Work in Progress in Computer Vision and AI Surveillance in Africa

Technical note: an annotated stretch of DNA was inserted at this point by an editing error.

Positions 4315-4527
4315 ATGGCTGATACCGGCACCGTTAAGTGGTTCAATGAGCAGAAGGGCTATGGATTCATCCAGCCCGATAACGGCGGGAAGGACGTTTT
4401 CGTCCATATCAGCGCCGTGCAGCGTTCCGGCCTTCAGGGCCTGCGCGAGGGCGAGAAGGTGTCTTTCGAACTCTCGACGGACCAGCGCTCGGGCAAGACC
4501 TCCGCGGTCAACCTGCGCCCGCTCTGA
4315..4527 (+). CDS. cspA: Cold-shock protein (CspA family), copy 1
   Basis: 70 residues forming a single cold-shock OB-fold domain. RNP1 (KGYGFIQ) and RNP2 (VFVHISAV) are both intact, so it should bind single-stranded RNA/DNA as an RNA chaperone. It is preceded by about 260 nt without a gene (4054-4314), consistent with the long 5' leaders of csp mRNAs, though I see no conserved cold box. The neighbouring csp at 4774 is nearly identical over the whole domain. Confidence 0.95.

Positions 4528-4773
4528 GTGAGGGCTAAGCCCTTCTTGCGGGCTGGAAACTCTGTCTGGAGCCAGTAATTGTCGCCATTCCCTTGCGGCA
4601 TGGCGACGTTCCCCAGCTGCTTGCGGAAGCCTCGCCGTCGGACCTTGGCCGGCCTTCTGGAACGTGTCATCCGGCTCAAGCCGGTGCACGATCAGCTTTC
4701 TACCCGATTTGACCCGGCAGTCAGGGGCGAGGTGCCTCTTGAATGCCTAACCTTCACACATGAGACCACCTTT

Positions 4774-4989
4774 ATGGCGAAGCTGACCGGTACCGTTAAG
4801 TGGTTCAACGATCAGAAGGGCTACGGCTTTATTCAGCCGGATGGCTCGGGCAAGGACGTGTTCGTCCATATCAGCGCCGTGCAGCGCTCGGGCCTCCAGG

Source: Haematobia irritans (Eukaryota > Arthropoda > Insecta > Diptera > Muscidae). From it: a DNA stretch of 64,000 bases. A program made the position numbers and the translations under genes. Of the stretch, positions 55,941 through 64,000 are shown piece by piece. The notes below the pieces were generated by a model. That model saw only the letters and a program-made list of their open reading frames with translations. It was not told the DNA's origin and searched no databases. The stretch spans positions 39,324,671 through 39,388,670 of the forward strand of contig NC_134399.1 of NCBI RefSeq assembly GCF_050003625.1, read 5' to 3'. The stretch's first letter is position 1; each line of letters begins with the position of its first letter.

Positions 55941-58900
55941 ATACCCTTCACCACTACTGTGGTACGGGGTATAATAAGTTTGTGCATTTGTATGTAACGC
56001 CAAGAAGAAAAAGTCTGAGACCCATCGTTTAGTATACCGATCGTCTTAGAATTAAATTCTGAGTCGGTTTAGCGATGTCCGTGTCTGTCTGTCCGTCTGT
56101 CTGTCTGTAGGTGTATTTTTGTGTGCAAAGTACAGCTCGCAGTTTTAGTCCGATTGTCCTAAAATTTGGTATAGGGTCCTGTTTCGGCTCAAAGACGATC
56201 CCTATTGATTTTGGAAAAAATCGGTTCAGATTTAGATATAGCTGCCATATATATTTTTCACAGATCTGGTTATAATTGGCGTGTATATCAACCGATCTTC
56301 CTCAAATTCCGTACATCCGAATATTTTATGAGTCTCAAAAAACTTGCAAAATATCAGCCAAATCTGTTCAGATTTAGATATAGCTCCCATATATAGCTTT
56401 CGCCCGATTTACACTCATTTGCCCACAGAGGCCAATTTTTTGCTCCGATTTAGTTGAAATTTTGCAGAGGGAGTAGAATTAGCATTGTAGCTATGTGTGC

Computer vision is at first glance simply technology with general applications so that the political implications are not immediately apparent, unlike technologies such as bio-identity in which purpose is fused with the technology. The political valence of computer vision depends on the particular purposes for which computer vision is deployed. Although computer vision has in common with other AI technologies issues in the creation, representativity and access to datasets, not least the conditions of labour required inputs to AI systems, it has its own concerns. One area where computer vision has significant implications is for practises of surveillance. Enabling continuous visual surveillance at a scale hitherto unimaginable, computer vision (CV) is reshaping the surveillance landscape in Africa. Globally computer vision has been a topic of increasing interest and study due to its wide use in facial recognition systems, surveillance networks, virtual reality, and other similar fields. The full implications of widespread, interconnected, autonomous surveillance is not yet well understood, but they implicate human rights, particularly, the rights to privacy and autonomy. Artificial Intelligence technology has its origins in efforts to mimic human intelligence through the hardware and software of computer systems. While this goal remains elusive some AI technologies seek to emulate human abilities. Computer vision is one of several multi-purpose technologies developed under the broader category of AI. Similar multi-purpose technologies include natural language processing and decisions intelligence. As a multipurpose technology computer vision can be deployed for a number of different uses including analysing satellite or drone footage, facial recognition, gait recognition, number plate recognition and automated visual surveillance. Many African countries are increasingly introducing advanced AI surveillance tools and technologies to monitor, track and surveil their citizens, and cities are tapping into AI technology to monitor traffic and fight crime. Yet these technologies are deployed to accomplish a range of policy objectives— many are lawful, whereas some have an unclear mandate and hidden from public scrutiny. This research illustrates that analysing the implications of a particular technology for development is in many ways less revealing than to examining a technological phenomenon that has fused with its raison de’etre such as bio-id. However, a number of conclusions can be drawn from these two case studies: First of these is that the existing legal and governance frameworks for the use of computer vision for automated surveillance are inadequate. The use of facial recognition technologies can be expected to increase steadily, especially in the realm of public space surveillance. It is also possible that many countries in Africa with weak regulation can become testing grounds for emerging biometric technologies. Since governance is inadequate in constitutional democracies such as Botswana and South Africa it seems extremely unlikely that they are adequate elsewhere in Africa and our research does not suggest otherwise. Legal and governance frameworks are inadequate in at least three respects. They lack clarity as to how the right to privacy extends to being observed in a public space. They don’t require transparency or reporting on the uses or possible abuses of automated surveillance. They also fail to impose clear duties on private profit driven actors using public spaces and providing public goods. The one exception to this is personal data protection regimes, although that in Botswana is not yet operational and in South Africa it is not yet fully operational.